Watching thousands of adult Americans succumb to Type 2 Diabetes is depressing enough when you know what it would take to change the statistics. Seeing the trend in Type 2 Diabetes rise among youngsters, however, is many times more infuriating and frustrating. It’s not as though the reasons behind this disease are a mystery. Only in rare cases does a person develop Type 2 Diabetes in spite of making healthy lifestyle choices.
The Western world wants to study causes of obesity and reasons for the rise in Type 2 Diabetes, but that will mostly be money wasted. We know that the two problems are related to each other along with rising rates of cancer, heart disease, mental illness, and dementia-type problems. It’s often said that this is the first generation which will live shorter lives than the previous one because of our addiction to foods which are harming us. There are always exceptions and they are tragic, but most of the problems consumers face are caused by choices they make at the grocery store and in the kitchen; at the drive-through window and fast-food counter.
Industrialization has touched every area of our lives, including meal time. Busy households were grateful for processed cheese slices and boxed cereals, but these and other instant foods introduced a few problems to the modern North American diet. They put more sugar and refined flour onto the menu which led to sugar addiction and insulin resistance.
And look what happened: Consumers were suddenly hungry all the time, craving food they didn’t need, and experiencing sugar lows like never before which led to the need for more instant calories. Consumers thought less about where their food came from, what it was made from, and how it affected their bodies. Shoppers became disconnected from the sources of their food. All the wise teachings of our mothers and grandmothers were ignored in favor of convenience and economy. Obesity, heart disease, and Type 2 Diabetes were on the rise.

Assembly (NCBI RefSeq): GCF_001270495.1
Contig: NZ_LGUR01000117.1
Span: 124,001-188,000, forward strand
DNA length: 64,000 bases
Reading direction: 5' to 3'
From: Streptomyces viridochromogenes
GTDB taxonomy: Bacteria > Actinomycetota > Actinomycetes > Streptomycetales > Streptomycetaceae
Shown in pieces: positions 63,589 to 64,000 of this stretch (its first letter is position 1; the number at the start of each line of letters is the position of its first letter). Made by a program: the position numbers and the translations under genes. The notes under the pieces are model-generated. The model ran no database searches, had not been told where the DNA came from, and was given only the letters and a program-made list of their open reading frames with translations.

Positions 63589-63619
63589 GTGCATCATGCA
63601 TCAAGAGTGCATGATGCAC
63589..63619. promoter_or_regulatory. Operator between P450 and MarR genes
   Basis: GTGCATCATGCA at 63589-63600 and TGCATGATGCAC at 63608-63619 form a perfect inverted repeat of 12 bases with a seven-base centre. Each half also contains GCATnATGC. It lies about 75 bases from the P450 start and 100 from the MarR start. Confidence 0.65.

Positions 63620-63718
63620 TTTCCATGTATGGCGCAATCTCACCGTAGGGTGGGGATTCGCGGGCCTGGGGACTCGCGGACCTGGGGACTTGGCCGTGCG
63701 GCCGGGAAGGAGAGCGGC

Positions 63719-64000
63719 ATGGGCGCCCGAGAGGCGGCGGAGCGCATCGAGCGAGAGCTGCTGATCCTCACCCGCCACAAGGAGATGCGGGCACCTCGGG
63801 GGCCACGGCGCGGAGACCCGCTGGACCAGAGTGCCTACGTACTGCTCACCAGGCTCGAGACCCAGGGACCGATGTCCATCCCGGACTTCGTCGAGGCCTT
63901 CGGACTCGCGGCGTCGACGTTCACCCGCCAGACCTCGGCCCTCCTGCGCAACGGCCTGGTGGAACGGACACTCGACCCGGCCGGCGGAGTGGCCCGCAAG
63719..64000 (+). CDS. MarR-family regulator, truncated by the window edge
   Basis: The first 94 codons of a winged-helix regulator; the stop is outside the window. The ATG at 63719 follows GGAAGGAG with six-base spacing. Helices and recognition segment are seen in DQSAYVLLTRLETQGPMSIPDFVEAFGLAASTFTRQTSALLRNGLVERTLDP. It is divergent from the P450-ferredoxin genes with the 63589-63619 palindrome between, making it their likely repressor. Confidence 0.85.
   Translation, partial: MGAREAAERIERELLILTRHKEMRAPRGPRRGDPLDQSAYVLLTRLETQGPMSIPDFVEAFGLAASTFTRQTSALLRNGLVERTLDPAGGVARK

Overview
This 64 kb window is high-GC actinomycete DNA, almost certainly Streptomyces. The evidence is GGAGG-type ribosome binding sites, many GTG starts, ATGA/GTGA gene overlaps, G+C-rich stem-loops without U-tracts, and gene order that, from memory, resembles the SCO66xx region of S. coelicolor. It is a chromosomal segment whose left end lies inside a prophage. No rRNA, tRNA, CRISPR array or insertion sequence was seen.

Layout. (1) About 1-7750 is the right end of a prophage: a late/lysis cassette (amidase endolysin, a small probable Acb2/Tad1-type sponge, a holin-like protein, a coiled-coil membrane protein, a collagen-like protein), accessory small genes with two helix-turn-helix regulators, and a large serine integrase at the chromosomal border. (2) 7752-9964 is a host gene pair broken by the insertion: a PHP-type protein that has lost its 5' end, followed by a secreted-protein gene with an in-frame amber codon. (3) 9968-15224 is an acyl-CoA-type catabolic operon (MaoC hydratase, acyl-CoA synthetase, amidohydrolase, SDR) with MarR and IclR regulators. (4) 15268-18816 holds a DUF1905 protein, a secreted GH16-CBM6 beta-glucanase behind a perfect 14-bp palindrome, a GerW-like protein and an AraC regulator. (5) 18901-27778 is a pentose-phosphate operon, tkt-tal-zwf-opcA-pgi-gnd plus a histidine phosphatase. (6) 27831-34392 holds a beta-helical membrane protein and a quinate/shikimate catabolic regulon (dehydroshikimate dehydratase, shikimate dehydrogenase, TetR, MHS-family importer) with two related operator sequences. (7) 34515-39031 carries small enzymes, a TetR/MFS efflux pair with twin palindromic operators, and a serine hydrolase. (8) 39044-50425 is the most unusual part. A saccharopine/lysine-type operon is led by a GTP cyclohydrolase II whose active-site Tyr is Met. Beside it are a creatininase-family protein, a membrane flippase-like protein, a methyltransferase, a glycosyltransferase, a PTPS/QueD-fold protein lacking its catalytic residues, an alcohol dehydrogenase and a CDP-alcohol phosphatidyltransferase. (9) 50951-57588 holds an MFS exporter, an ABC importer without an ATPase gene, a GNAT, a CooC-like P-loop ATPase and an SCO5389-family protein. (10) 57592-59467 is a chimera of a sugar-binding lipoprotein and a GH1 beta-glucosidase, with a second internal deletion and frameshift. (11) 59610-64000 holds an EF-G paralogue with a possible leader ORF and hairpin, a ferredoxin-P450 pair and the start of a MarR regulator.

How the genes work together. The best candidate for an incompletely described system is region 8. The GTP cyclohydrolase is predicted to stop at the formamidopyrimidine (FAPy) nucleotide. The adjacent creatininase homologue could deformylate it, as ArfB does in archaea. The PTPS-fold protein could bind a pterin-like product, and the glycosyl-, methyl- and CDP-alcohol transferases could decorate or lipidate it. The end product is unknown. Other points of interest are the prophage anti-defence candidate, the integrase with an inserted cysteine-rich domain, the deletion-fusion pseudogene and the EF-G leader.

Then kids stopped going outside. Socializing became unnatural as all other kids were inside playing video games. Like their parents, many youths have forgotten how to be part of a community except at school, and even there many of them resist membership in clubs or teams. Westerners don’t value community the way they used to or find it difficult to connect, thanks to their schedules, so they don’t think about others watching their eating habits, have no one to help them behave responsibly, and often eat out of loneliness at all ages. The food itself is a bit-player leading to a major problem.
How to Combat the Problem
Organizations are already working hard, promoting whole days and entire weeks where families walk or cycle to work, put their gaming devices away, and play outside. Health agencies promote good eating and local shopping where one is more likely to find locally-grown carrots than instant food. Schools are more responsible for food education and providing fitness than parents are, so that kids are teaching their parents the value and nature of healthy eating and exercise. They will turn the tables on Type 2 Diabetes by the time their own children enter the world.